The toothy grin of a familiar face is hoped to open the doors to the wide world of Earth history exploration at Virginia Tech’s Museum of Geosciences.
“People always say a Tyrannosaurus rex tooth is about the size of a banana … but you don’t really get the scale until you’re right there in front of this kind of an animal,” said Sterling Nesbitt, an associate professor of geosciences. “This Tyrannosaurus’ skull really helps us introduce the idea of Earth history and geosciences as a whole.”
At nearly 6 feet long, the life-size replica was molded from one of the world’s most complete T. rex skulls, which was discovered in Montana in 2016. Its teeth measure between 5 and 6 inches long. The real skull likely belonged to a roughly 40-foot-long version of the famous carnivore.
The skull model arrived in Blacksburg this year and is hoped to attract visitors to the museum on the second floor of Derring Hall. While there, visitors can explore the thousands of other fossils and artifacts on display.
“It’s an iconic form of animal that almost everyone can recognize right away,” Nesbitt said. “T. rex lived about 65 million years ago, but the lineage of dinosaurs goes back about 230 million [years], so we’re going to be filling that [timeline] out over the next five years or so with discoveries we’ve made here. … Those are the real stories, so the skull is something people can start with and explore from there.”
The museum opened in 1969 as the Geology Museum. Its title shifted to Museum of Geoscience when the geology department became the Department of Geosciences in 2003. The museum collection has increased its focus on vertebrate evolution (the study of fossils with bones) since Nesbitt and fellow researcher and assistant professor of geoscience Michelle Stocker arrived in Blacksburg eight years ago.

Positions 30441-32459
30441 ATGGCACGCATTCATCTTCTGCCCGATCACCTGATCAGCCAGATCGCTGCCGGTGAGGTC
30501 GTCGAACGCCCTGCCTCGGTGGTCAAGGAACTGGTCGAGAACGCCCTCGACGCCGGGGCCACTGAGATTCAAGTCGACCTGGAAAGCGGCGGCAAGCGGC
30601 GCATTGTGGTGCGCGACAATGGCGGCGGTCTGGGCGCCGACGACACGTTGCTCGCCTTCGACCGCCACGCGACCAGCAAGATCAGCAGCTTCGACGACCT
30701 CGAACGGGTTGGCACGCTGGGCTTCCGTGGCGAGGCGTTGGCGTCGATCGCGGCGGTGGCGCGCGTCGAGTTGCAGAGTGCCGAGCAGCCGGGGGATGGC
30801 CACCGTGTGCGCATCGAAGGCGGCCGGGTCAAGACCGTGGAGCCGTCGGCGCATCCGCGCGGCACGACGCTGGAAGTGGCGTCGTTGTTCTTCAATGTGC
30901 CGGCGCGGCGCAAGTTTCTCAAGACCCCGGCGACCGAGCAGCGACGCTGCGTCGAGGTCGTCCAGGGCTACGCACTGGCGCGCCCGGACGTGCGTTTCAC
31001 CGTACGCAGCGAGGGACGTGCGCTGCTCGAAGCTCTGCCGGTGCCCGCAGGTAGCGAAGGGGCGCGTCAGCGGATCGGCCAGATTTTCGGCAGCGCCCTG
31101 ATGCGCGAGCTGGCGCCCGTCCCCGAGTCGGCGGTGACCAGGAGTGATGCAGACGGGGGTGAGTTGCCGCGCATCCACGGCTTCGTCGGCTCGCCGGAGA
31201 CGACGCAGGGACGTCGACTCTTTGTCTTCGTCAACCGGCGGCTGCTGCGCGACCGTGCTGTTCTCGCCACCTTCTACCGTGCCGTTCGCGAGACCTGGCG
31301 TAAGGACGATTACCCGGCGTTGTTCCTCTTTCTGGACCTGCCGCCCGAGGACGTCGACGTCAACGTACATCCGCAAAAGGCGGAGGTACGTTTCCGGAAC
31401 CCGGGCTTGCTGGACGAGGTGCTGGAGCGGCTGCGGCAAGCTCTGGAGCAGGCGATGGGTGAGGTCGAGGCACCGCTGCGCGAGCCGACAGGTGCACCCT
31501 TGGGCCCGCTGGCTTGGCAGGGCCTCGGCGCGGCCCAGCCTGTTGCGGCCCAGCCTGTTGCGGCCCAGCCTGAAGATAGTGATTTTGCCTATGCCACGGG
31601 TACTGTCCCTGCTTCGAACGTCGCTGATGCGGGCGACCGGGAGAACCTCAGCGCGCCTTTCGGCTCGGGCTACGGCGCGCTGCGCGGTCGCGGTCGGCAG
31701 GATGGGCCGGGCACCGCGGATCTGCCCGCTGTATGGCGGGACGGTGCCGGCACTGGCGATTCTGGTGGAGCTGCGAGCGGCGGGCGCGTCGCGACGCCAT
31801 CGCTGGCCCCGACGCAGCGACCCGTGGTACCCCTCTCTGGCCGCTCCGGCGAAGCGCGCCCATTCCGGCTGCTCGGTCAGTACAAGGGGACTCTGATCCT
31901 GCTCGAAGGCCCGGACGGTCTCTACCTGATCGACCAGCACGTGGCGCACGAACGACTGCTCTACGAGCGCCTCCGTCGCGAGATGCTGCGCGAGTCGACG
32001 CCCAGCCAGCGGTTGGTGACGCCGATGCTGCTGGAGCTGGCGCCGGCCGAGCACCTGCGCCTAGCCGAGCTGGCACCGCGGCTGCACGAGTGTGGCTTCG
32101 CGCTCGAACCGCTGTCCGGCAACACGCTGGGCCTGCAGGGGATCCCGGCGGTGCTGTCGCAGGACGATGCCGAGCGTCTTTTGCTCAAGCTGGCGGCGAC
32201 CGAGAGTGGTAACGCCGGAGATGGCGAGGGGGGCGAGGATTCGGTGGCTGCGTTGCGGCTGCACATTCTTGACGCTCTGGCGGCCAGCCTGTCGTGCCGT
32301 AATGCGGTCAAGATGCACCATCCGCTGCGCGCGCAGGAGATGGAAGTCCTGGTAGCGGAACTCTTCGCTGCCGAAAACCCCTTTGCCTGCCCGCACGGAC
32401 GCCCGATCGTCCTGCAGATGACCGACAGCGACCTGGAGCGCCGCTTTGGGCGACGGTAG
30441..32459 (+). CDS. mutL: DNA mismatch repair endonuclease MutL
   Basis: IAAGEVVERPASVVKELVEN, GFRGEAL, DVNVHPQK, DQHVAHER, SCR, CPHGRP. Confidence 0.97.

Along with thousands of fossils, the museum is home to a 32-inch OmniGlobe spherical display and an extensive collection of mineral specimens, bolstered by the recent donation of long-time supporter Don Dalton’s personal collection.
“We have so many different minerals, lots of calcite, and just gorgeous minerals across the board and a whole variation from across the world too,” said Mariah Green, manager of the museum. “So all together, it’s a pretty big collection — over 14,000 mineral specimens.”
A 1960 graduate, Dalton was a long-time donor who helped spearhead the museum’s annual mineral sale about 25 years ago. Dalton died in July 2020 and left his personal mineral collection to the museum.
Green joined the College of Science a little more than a year ago after earning degrees at Northeastern Illinois University and the University of Colorado Boulder. She said being around the museum’s rich collection allows her to continually expand her knowledge.
“Probably my favorite thing about this museum is just being able to improve it while also learning about new minerals that I never knew existed in my entire life before I got here,” Green said.
“During the summer of 2016, I got a chance to do an internship at the Field Museum [in Chicago], and that’s kind of what changed my world … made me see this is what I want to do,” Green said. “So if I can do that for another student, give them that experience, that makes my heart happy.”
For Nesbitt, the addition of the T. rex skull and plans to grow the space around it to include an in-depth history from dinosaurs to birds is representative of the museum’s efforts to also expand learning opportunities for the public.
“We’re an open space and we’re here for people to learn,” Nesbitt said. “Each one of the objects in this room tells a story, and those are stories you can’t really get across reading from a textbook, but you can come and see.”